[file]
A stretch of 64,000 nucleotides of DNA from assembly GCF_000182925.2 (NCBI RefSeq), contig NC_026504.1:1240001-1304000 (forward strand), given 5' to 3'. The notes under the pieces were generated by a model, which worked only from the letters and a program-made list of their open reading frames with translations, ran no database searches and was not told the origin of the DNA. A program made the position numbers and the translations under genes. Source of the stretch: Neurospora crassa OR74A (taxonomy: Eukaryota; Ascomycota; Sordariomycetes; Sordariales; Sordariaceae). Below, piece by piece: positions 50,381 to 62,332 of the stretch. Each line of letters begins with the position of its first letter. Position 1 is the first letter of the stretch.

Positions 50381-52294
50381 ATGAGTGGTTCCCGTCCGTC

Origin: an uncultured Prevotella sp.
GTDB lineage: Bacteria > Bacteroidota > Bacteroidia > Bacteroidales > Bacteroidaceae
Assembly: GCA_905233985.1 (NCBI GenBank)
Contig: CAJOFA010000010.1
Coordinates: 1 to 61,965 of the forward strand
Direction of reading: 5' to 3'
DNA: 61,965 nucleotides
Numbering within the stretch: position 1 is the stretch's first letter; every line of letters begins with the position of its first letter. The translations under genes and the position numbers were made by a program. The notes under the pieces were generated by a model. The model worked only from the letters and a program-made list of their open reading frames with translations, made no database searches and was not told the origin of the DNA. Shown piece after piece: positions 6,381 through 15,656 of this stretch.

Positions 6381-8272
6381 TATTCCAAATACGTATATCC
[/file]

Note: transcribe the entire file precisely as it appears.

A stretch of 64,000 nucleotides of DNA from assembly GCF_000182925.2 (NCBI RefSeq), contig NC_026504.1:1240001-1304000 (forward strand), given 5' to 3'. The notes under the pieces were generated by a model, which worked only from the letters and a program-made list of their open reading frames with translations, ran no database searches and was not told the origin of the DNA. A program made the position numbers and the translations under genes. Source of the stretch: Neurospora crassa OR74A (taxonomy: Eukaryota; Ascomycota; Sordariomycetes; Sordariales; Sordariaceae). Below, piece by piece: positions 50,381 to 62,332 of the stretch. Each line of letters begins with the position of its first letter. Position 1 is the first letter of the stretch.

Positions 50381-52294
50381 ATGAGTGGTTCCCGTCCGTC

Origin: an uncultured Prevotella sp.
GTDB lineage: Bacteria > Bacteroidota > Bacteroidia > Bacteroidales > Bacteroidaceae
Assembly: GCA_905233985.1 (NCBI GenBank)
Contig: CAJOFA010000010.1
Coordinates: 1 to 61,965 of the forward strand
Direction of reading: 5' to 3'
DNA: 61,965 nucleotides
Numbering within the stretch: position 1 is the stretch's first letter; every line of letters begins with the position of its first letter. The translations under genes and the position numbers were made by a program. The notes under the pieces were generated by a model. The model worked only from the letters and a program-made list of their open reading frames with translations, made no database searches and was not told the origin of the DNA. Shown piece after piece: positions 6,381 through 15,656 of this stretch.

Positions 6381-8272
6381 TATTCCAAATACGTATATCC